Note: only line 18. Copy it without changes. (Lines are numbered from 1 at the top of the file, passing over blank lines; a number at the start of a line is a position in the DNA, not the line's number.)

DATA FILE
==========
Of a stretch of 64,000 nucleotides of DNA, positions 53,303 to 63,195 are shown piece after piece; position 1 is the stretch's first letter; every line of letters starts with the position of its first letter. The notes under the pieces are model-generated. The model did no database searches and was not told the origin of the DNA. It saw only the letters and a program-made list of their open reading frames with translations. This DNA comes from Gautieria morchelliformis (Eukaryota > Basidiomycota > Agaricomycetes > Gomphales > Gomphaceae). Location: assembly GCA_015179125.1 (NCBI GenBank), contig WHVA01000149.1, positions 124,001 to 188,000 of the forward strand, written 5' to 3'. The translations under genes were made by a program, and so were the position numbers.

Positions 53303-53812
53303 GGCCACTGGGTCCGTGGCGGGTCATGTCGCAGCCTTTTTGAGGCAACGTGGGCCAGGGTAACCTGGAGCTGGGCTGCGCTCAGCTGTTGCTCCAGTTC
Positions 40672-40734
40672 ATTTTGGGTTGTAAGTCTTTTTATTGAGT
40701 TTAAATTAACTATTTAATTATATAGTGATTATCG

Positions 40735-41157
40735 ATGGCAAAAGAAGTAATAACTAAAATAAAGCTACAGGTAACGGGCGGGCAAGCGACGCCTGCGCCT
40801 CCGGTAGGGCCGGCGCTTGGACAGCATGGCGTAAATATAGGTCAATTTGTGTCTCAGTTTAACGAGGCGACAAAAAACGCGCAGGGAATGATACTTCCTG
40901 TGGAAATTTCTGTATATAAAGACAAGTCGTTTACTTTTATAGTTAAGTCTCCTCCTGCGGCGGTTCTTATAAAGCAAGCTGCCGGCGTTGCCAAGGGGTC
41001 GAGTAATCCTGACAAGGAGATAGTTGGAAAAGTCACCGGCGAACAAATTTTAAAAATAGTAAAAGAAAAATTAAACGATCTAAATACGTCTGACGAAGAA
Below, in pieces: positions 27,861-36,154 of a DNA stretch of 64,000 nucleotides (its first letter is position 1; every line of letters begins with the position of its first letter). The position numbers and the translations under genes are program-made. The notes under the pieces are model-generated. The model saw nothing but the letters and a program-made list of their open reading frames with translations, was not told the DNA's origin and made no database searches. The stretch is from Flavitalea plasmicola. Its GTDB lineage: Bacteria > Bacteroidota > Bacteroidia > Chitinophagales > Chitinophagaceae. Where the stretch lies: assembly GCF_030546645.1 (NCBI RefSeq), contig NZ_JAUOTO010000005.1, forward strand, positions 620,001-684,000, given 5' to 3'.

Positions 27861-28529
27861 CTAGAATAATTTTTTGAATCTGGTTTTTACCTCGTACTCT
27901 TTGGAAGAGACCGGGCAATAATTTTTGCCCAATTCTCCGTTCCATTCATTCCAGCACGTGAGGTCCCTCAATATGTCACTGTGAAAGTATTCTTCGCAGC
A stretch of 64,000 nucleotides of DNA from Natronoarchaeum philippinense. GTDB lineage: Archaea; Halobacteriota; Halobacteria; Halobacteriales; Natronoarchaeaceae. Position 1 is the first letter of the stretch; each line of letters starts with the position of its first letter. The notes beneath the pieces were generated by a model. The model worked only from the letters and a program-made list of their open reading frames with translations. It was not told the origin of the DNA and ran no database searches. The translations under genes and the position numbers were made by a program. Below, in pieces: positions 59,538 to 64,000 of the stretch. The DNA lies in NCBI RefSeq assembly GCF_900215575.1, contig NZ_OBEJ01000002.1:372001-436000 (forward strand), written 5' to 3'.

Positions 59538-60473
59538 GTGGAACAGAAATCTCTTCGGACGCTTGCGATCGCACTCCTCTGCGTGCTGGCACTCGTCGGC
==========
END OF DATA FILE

59538 GTGGAACAGAAATCTCTTCGGACGCTTGCGATCGCACTCCTCTGCGTGCTGGCACTCGTCGGC